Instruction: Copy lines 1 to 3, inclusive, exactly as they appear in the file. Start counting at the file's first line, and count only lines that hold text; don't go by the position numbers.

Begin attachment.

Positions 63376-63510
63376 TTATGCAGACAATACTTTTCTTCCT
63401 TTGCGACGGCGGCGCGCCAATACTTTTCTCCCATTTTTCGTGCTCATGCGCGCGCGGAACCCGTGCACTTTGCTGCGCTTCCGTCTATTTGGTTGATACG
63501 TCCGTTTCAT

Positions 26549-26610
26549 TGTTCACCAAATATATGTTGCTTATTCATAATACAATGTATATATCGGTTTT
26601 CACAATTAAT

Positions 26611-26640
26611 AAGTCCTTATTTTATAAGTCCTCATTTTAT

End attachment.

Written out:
Positions 63376-63510
63376 TTATGCAGACAATACTTTTCTTCCT
63401 TTGCGACGGCGGCGCGCCAATACTTTTCTCCCATTTTTCGTGCTCATGCGCGCGCGGAACCCGTGCACTTTGCTGCGCTTCCGTCTATTTGGTTGATACG